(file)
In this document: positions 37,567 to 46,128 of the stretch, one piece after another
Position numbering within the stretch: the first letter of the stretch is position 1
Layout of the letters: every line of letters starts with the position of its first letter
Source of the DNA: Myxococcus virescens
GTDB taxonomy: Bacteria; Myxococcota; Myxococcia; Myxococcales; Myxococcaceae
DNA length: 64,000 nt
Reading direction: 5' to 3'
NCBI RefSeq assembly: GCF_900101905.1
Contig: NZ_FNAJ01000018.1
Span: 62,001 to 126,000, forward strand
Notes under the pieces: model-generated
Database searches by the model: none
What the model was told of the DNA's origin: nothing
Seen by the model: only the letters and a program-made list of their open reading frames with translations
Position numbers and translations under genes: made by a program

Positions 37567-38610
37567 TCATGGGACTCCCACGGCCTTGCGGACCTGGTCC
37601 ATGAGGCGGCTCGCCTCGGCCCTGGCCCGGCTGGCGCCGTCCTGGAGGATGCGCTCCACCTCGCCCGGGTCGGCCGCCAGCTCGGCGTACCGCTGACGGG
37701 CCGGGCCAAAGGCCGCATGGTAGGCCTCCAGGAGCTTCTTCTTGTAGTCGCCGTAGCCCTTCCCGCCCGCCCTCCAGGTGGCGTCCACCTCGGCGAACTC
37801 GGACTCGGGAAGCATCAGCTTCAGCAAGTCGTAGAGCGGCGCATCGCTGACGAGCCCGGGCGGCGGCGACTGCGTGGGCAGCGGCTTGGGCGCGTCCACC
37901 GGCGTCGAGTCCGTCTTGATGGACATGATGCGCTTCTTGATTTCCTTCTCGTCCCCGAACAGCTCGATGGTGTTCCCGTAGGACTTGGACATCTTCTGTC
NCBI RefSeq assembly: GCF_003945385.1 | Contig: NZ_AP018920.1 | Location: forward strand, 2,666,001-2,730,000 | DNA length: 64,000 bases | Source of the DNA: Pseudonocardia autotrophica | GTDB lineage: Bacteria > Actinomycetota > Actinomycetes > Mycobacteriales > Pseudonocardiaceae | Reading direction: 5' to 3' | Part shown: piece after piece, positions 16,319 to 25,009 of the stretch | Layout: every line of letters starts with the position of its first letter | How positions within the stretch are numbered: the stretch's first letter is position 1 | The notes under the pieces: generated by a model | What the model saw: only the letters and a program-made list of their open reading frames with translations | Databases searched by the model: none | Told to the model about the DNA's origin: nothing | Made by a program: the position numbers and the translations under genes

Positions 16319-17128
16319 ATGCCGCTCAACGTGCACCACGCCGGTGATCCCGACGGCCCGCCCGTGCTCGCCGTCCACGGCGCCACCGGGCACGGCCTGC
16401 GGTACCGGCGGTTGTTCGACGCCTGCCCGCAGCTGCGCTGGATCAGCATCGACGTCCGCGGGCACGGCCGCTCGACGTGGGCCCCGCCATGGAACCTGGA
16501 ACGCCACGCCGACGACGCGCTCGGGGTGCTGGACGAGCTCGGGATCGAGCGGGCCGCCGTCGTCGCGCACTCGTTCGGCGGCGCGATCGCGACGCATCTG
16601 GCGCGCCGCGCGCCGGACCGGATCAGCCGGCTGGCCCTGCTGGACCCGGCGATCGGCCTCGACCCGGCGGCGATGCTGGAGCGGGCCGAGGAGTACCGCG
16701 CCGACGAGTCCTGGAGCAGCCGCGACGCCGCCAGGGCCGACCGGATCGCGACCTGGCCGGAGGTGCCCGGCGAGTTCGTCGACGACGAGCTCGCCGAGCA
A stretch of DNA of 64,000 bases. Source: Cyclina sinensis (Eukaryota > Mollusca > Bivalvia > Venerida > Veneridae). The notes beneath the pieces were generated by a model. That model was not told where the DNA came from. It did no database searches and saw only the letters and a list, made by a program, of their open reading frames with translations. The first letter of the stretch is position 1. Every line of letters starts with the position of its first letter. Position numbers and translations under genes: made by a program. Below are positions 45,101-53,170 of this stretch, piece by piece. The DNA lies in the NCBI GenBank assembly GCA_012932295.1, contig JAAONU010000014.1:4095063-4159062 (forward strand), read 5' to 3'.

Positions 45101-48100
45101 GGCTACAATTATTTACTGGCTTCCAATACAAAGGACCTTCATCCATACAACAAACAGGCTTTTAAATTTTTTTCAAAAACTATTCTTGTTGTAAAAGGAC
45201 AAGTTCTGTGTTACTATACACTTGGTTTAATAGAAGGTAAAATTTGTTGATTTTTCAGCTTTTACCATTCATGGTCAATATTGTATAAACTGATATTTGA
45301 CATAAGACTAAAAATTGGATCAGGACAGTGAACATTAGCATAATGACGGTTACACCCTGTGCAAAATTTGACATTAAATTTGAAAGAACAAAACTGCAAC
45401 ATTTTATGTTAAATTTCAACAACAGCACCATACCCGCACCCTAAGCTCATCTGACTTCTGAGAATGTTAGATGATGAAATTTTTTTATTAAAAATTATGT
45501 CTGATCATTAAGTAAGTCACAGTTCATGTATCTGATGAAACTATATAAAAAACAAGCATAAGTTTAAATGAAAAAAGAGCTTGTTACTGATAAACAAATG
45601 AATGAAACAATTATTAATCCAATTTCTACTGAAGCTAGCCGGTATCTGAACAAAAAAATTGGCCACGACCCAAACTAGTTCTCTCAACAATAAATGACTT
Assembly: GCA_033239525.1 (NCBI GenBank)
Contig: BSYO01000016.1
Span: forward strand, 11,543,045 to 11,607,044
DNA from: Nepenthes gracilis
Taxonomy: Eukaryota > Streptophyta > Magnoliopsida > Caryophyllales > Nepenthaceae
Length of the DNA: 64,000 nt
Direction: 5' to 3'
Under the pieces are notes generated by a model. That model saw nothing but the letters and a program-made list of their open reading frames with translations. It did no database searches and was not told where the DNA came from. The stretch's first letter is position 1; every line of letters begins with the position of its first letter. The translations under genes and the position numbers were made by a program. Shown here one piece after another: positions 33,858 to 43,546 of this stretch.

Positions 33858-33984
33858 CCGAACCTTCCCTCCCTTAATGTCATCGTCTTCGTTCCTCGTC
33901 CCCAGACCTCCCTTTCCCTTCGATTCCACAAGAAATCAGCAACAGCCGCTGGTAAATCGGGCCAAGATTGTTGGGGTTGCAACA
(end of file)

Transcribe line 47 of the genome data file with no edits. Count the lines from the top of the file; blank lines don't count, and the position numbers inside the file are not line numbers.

33901 CCCAGACCTCCCTTTCCCTTCGATTCCACAAGAAATCAGCAACAGCCGCTGGTAAATCGGGCCAAGATTGTTGGGGTTGCAACA